Create Typography Inspired By Embroidered Patches
Though patches have been commonplace for decades, I’ve loved watching designers and illustrators take advantage of the medium’s recent surge in popularity. I’m particularly inspired by the work of Ben Goetting, who fuses his graphic design background with wonderfully irregular chain-stitch embroidery and a punk aesthetic. Listen to our interview with Goetting while you look at his work and follow a tutorial to make some of your own patch-ready type.
Step 1: In Illustrator, draw a circle with the ellipse tool. Choose the Type on a Path tool (underneath the Type tool), then click on your circle to add some placeholder text. Replace this with your own message, then center-align the text from the Control panel. If the text doesn’t land where you expect, don’t worry—we’re about to fix that.
Step 2: To position your message, press Esc to exit the text tool. Rotate the circle so the text is where you want it. You can also hold Shift while you rotate to snap the text to the top-center.
Step 3: Now you can go wild with the typography. It’s helpful to apply your font first and then make the point size bigger. I used Brothers OT Bold from Typekit, adding letter spacing quickly by holding Option (Alt on Windows) and pressing the left and right arrow keys.
Step 4: If you’re really fancy and using a font with OpenType features, you can highlight individual letters to access alternate characters. Just click one of the alternates to swap it with the default. Then hug a type designer for the privilege of choosing from three different letter Q’s. (And discretionary ligatures! And swashes!)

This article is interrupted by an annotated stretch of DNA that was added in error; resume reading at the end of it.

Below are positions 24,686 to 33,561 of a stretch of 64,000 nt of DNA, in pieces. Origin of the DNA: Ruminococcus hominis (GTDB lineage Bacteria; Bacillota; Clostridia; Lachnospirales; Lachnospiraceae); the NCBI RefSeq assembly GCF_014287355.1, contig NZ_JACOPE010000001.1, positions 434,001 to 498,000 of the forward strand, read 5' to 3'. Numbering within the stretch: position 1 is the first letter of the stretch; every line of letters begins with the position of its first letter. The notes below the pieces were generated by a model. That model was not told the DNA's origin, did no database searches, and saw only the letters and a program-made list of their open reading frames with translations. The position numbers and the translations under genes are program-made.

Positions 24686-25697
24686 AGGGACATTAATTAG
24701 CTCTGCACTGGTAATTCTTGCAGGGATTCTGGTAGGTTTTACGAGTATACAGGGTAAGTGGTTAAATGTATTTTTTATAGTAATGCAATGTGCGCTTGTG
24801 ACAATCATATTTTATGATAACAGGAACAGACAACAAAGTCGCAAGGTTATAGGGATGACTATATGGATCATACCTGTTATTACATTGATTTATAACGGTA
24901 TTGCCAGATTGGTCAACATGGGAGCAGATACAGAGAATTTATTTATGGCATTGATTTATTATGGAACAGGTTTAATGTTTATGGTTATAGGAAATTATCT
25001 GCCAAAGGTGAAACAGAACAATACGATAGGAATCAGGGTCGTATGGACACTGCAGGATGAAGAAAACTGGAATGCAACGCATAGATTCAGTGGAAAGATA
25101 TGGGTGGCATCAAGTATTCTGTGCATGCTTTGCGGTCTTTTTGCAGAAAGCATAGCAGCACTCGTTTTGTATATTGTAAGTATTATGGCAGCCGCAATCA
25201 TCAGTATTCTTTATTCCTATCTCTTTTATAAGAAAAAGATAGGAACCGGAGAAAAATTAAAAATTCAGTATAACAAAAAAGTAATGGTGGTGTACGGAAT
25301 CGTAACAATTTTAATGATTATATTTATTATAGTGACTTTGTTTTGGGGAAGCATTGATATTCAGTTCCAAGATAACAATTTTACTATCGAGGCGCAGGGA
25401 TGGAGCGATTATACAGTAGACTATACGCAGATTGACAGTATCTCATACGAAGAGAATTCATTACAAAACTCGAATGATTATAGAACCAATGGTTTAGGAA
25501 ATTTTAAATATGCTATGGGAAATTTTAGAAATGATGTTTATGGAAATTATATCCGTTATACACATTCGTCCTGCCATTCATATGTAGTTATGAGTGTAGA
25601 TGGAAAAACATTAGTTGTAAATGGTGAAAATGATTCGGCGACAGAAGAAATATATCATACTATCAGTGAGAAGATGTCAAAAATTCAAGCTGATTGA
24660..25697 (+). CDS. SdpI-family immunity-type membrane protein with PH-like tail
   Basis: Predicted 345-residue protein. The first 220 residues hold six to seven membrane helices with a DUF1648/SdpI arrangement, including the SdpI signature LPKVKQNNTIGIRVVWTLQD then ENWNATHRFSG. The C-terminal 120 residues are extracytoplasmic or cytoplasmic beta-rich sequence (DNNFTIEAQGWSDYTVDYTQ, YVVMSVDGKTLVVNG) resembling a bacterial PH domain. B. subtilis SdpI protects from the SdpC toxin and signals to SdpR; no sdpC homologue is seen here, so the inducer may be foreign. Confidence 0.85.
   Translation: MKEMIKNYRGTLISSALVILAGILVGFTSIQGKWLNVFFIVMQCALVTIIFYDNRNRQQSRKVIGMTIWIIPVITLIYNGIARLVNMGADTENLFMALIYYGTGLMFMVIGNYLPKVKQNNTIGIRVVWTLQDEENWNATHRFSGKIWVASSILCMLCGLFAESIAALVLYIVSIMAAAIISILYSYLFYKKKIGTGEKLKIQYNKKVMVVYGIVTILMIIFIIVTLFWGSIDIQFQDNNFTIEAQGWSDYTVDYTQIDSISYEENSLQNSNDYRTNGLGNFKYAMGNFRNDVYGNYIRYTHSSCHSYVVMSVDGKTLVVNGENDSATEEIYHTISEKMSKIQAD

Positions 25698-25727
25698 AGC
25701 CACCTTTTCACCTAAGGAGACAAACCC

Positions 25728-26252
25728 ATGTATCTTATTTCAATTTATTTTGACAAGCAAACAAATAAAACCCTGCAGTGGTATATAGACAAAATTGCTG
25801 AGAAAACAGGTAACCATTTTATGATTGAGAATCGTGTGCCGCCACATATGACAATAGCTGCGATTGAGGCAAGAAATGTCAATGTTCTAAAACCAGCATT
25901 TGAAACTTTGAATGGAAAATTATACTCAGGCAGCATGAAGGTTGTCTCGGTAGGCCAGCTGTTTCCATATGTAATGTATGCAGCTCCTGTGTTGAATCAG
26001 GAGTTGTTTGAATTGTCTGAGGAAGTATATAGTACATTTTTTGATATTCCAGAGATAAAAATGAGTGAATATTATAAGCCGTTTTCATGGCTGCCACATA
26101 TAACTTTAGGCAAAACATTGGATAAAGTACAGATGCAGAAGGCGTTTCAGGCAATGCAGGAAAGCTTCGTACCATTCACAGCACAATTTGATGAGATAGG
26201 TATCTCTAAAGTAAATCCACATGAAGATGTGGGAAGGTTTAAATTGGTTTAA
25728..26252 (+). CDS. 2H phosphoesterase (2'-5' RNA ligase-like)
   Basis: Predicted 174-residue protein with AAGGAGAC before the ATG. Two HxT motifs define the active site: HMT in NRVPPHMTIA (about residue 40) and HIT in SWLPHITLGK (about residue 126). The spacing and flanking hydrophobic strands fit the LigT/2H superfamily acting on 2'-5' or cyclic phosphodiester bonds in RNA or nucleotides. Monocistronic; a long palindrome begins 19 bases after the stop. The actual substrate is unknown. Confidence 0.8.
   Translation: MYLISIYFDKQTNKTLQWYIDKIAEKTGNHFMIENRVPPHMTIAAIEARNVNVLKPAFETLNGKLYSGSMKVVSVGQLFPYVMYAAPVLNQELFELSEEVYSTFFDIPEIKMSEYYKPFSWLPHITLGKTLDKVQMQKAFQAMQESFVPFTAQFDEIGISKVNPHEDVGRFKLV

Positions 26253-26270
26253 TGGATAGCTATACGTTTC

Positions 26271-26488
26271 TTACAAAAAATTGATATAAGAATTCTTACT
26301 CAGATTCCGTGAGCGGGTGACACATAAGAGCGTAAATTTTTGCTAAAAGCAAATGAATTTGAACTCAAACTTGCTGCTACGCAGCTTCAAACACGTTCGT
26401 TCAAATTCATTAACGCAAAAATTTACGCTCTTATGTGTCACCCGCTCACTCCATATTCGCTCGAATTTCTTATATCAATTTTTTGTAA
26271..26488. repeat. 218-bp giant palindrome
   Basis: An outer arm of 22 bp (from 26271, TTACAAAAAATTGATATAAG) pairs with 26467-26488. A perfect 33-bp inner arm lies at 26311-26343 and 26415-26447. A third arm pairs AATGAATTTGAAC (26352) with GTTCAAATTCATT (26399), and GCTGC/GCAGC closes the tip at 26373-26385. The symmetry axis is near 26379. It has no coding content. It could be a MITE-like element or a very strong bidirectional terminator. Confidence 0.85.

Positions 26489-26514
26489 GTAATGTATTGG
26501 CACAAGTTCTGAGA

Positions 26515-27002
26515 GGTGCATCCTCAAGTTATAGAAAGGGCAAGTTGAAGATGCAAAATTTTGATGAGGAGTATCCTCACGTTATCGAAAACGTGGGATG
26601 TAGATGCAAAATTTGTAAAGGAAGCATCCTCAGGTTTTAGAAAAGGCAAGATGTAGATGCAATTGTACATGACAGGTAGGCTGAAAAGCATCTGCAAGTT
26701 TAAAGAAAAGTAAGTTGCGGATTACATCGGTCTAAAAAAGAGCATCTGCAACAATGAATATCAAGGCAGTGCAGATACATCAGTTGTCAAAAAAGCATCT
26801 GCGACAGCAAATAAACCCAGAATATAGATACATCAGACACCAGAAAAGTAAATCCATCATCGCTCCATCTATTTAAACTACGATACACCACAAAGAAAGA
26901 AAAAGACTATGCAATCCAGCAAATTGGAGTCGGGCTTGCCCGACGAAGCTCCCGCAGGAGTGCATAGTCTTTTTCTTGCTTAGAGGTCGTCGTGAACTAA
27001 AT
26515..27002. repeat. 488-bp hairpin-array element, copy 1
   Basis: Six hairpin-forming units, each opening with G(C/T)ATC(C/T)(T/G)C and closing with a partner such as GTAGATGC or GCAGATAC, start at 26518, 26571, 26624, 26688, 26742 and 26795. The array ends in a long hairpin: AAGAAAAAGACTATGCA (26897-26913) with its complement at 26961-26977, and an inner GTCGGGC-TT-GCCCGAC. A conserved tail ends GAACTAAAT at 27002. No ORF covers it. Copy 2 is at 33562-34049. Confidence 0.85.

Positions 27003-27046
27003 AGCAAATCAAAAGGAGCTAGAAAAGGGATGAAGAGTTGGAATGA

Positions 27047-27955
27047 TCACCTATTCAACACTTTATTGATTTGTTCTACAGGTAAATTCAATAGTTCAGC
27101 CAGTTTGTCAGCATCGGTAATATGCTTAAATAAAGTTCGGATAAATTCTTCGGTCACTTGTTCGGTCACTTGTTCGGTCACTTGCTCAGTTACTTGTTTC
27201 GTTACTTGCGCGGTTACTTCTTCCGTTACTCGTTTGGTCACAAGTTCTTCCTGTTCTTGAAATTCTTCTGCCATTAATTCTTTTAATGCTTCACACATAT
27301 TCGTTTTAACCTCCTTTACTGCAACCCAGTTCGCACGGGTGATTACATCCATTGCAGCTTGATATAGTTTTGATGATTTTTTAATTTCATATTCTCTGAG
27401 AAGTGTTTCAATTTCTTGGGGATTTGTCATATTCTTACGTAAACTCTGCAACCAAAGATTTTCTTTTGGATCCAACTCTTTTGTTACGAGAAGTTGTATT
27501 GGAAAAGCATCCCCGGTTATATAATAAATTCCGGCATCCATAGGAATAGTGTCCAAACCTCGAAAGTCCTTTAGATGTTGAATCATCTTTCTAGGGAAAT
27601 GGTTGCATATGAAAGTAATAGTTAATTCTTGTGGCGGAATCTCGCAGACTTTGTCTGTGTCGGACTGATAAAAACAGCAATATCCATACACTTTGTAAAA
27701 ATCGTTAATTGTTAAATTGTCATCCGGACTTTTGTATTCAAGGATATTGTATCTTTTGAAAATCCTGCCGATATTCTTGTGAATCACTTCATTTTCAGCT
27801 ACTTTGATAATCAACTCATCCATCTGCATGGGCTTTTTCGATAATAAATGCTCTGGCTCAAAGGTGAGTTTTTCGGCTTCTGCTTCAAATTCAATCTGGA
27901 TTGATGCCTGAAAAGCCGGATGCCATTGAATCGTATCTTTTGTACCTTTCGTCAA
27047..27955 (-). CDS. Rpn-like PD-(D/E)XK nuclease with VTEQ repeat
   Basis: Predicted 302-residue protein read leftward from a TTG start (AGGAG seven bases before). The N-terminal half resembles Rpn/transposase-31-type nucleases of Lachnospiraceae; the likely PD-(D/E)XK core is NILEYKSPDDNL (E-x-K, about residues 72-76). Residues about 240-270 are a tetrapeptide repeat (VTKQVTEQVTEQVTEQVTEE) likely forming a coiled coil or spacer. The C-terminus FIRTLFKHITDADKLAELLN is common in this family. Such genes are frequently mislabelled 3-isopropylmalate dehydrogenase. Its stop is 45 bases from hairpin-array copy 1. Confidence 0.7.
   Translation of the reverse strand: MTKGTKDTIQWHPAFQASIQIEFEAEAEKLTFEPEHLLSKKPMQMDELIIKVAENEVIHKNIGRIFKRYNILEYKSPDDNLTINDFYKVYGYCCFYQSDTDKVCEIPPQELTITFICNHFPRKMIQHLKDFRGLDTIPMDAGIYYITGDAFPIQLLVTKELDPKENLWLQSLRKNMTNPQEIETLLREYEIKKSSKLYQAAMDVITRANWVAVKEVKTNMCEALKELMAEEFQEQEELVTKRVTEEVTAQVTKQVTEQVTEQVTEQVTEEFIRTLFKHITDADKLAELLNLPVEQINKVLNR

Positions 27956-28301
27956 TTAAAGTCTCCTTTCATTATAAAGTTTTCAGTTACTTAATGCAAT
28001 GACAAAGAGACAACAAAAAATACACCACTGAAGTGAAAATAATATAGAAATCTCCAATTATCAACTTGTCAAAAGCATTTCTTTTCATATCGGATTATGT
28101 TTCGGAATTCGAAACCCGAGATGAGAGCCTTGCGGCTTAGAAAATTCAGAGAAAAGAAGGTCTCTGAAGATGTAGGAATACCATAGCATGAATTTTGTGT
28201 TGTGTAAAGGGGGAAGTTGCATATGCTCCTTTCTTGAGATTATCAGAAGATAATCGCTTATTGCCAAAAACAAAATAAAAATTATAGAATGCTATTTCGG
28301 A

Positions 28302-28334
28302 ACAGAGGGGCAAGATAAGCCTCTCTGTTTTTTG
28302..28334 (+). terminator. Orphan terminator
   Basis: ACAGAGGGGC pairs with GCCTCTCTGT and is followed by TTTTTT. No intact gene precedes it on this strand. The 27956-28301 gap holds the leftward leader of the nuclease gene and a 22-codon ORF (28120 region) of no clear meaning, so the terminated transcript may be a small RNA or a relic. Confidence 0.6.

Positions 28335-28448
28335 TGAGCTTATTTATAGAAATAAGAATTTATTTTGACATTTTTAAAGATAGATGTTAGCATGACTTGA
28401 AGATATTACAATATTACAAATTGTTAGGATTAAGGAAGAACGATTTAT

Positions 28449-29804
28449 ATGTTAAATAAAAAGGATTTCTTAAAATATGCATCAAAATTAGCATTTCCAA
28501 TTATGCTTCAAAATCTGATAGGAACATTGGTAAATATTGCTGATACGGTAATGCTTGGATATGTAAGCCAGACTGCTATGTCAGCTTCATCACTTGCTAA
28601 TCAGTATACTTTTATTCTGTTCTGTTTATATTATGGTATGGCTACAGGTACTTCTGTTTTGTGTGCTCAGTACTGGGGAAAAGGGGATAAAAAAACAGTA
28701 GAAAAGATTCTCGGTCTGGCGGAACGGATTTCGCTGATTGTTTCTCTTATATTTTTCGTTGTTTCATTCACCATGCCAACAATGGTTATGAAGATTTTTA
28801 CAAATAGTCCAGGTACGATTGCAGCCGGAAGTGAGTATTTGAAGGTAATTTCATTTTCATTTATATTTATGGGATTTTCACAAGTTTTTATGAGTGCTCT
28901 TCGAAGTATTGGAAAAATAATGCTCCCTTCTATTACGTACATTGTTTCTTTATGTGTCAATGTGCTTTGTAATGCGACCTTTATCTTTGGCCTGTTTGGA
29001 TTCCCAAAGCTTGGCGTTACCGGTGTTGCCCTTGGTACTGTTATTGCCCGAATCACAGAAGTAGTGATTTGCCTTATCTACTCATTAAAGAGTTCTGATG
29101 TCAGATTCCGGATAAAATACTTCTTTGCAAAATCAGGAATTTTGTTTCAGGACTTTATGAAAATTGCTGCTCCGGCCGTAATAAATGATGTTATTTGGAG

Step 5: You can stop here, but I wanted to better unify the typography and the illustration. First I softened the corners of my text to match the round brush I used in the drawing. Zoom in on your type, and go to Effects > Stylize > Round Corners. Check the preview box, then experiment with the corner radius until you get something you like. I used a value of 0.03 inches, but settings will vary with the size of your art.
Step 6: For a handmade quality, go to Effects > Distort & Transform > Roughen. Check the preview box and the Smooth option, then play with the Size and Detail sliders until you get a subtle effect. When you zoom out again, you’ll see that the slight change does a lot to bring the text and image together.
Step 7: Almost done. If you want to send your artwork to a printer or manufacturer, right-click on the text and choose Create Outlines. This ensures they will see your design exactly as you intended it (and that you won’t get an angry email asking for a proper file). Outlining also means you can’t go back and edit the message, so save a live (un-outlined) version if you think you’ll change your mind.